The Blog

Innovative, collaborative thinking will ensure AF’s future success

Relevant links are at the bottom of this post.

5/16/2016 – WRIGHT-PATTERSON AIR FORCE BASE, Ohio — A few months ago, I was reading the book “How We Got to Now,” by Steven Johnson, and noted in one section many parallels with the materiel work we do in our Air Force. The book described a team of multinational engineer, machinist, and physicist inventors known as “The Muckers.” By definition, this is anything but a compliment, but based on their leader and the mentality that led them through numerous accomplishments, it’s actually quite fitting. History tells us those Muckers were second-to-none!

One of the things that made the Muckers great was their ability to work within a diverse group of individuals while solving complex problems. The Muckers created not just an invention that fundamentally changed the way we see life, but an entire system to implement it. As members of the Air Force you may not consider yourself to be in the invention business, but maybe you should – and truthfully your Air Force needs you to.

Another lynchpin of the Muckers’ success was their ability to roll up their sleeves, adapt, learn, and get the job done! Their famous leader was quoted as saying, “I am quite correctly described as more of a sponge than an inventor” and was said to have quipped, “Invention is 1% inspiration and 99% perspiration.” Learning, hard work, and adaptability; I couldn’t agree more with those ingredients to success. And everyone who’s been in the Air Force for more than a few weeks has heard “Flexibility is the Key to Airpower.”

The leader of this team was, of course, the renowned inventor Thomas Edison. Although often credited with inventing the light bulb, Edison and his team actually didn’t create it. Instead, they capitalized on ideas others had already invented, improved them, and created a system of successes. What they did create was a way to make a sustainable light bulb that didn’t burn out in less than 5 minutes… but they didn’t stop there. A light bulb by itself is useless; to truly reach its full potential, a mechanism is also required to connect individual lightbulbs to electricity, so they created one. Then, they had to create a reliable source of electric current and a system for distributing the current – and once again, they created it. Then, to maximize their profits from their new inventions, they created a meter to gauge how much electricity each house was using. And thus, they created the world’s first reliable electric grid with the lighting of Pearl Street.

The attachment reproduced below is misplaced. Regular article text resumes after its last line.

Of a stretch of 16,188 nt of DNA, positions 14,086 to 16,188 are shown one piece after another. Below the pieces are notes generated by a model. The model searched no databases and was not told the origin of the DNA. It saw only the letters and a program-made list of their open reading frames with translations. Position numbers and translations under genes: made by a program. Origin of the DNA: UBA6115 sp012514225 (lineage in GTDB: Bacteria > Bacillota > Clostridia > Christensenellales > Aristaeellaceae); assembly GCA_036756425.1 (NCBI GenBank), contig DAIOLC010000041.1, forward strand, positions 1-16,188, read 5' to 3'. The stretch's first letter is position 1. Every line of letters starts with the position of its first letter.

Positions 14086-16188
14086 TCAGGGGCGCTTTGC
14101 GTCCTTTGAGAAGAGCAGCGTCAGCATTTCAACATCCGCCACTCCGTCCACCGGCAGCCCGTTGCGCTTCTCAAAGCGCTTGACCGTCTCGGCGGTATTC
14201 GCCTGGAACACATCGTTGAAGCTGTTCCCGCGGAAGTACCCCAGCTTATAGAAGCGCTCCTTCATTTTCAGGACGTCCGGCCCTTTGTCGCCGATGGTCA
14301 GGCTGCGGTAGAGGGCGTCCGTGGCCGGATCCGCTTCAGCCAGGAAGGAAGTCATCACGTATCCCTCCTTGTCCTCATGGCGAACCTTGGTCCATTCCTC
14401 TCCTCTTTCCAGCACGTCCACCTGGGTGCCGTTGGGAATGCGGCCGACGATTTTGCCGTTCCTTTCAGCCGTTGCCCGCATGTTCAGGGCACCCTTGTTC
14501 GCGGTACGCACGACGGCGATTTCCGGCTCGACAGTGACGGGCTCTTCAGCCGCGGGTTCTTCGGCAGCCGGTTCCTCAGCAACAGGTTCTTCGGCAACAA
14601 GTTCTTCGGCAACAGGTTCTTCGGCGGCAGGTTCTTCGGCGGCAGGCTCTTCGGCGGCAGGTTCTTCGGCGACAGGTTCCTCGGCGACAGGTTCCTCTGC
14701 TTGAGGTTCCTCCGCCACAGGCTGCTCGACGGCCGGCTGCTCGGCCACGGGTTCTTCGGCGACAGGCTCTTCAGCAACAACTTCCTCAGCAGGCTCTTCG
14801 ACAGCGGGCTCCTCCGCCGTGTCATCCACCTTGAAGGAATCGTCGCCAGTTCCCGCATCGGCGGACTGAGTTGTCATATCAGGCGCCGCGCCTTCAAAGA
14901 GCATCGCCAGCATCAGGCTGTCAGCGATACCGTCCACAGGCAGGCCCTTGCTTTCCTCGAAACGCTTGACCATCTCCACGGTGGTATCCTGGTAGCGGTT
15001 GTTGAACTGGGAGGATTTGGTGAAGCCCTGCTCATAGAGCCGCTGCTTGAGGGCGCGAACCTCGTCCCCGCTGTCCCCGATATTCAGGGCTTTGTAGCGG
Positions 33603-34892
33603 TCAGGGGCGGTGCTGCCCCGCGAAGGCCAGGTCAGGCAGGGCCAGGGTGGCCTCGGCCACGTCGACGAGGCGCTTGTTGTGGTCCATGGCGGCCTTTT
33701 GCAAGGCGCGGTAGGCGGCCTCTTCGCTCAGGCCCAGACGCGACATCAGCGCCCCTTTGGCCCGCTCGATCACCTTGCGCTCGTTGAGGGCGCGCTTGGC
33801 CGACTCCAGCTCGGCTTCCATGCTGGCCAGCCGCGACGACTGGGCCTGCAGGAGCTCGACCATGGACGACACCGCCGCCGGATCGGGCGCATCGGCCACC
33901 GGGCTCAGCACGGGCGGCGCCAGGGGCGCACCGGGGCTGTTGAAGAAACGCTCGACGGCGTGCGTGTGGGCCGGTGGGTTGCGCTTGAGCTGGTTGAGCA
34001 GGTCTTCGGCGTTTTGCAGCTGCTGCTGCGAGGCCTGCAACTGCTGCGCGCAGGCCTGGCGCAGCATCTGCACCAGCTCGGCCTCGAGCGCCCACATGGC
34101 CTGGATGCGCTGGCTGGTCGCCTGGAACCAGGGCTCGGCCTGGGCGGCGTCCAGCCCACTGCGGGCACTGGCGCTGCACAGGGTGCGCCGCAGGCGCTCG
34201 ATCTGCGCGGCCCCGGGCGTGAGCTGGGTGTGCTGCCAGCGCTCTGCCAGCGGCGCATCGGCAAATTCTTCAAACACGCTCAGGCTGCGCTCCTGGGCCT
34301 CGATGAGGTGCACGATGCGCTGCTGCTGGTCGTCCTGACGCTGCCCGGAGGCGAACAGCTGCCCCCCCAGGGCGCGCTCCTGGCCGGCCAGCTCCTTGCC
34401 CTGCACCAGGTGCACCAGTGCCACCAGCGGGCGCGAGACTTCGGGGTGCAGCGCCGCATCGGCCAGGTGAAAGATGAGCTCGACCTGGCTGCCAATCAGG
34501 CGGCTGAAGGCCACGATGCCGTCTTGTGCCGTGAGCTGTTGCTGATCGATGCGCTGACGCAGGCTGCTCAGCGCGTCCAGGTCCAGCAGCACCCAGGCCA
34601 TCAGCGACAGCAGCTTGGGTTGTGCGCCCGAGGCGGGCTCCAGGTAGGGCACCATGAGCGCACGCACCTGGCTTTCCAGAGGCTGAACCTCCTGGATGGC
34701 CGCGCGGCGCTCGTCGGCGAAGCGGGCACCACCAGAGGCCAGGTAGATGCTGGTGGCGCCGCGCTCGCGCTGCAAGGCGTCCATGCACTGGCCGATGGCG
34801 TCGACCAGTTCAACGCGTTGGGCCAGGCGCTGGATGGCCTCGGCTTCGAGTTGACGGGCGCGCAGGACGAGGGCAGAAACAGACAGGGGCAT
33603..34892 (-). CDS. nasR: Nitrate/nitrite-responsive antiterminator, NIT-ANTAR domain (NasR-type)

Just like the Muckers, our Air Force assembles the right team, we’re flexible, we adapt, we learn, and we work hard. In fact, I’d argue we’re really good at each of those… but there’s always room for improvement and a few lessons we can take from Edison’s Muckers to make our great Air Force even better. First, we don’t always value innovation while accepting appropriate risk and smart failures – this is something Edison implemented and followed through on incredibly well. Second, we don’t necessarily incentivize our team with rewards aligned to the overall success of the organization. I think it’s fair to say most understand and agree with the value of innovation; however, I think we often overlook the environment and culture required to maximize the potential from our Air Force’s greatest assets – you. It is your innovative and collaborative thinking that makes the United States Air Force the greatest in the world, and what will ensure our Air Force’s future success.

In the “Spirit of Invention,” it’s time we celebrate your ideas and expertise! Over the summer, we’re building an AFLCMC-wide competition where individuals or groups will present their very best ideas on how we can become more efficient, eliminate unnecessary bureaucracy, improve effectiveness, or any other idea you have to make our Air Force better. Best idea wins! While we work the finer details, I’ll share the following:

Starting in June, my Commander’s Action Group will begin collecting initial submissions from individuals or teams, and a panel of experts will select the top submissions/ideas. Once selected, those chosen will be notified to build a short presentation and pitch their idea to a team of experts (think “Shark Tank”) and a winner will be chosen. The winner(s) will receive a 5,000 O&M fund dollars reward to legally spend within their units. But $5,000 isn’t just a random amount, it’s historically significant, but more on that later!

Further details to come soon. Channel your best “Mucker,” and the best idea wins! I look forward to the competition and your innovative submissions!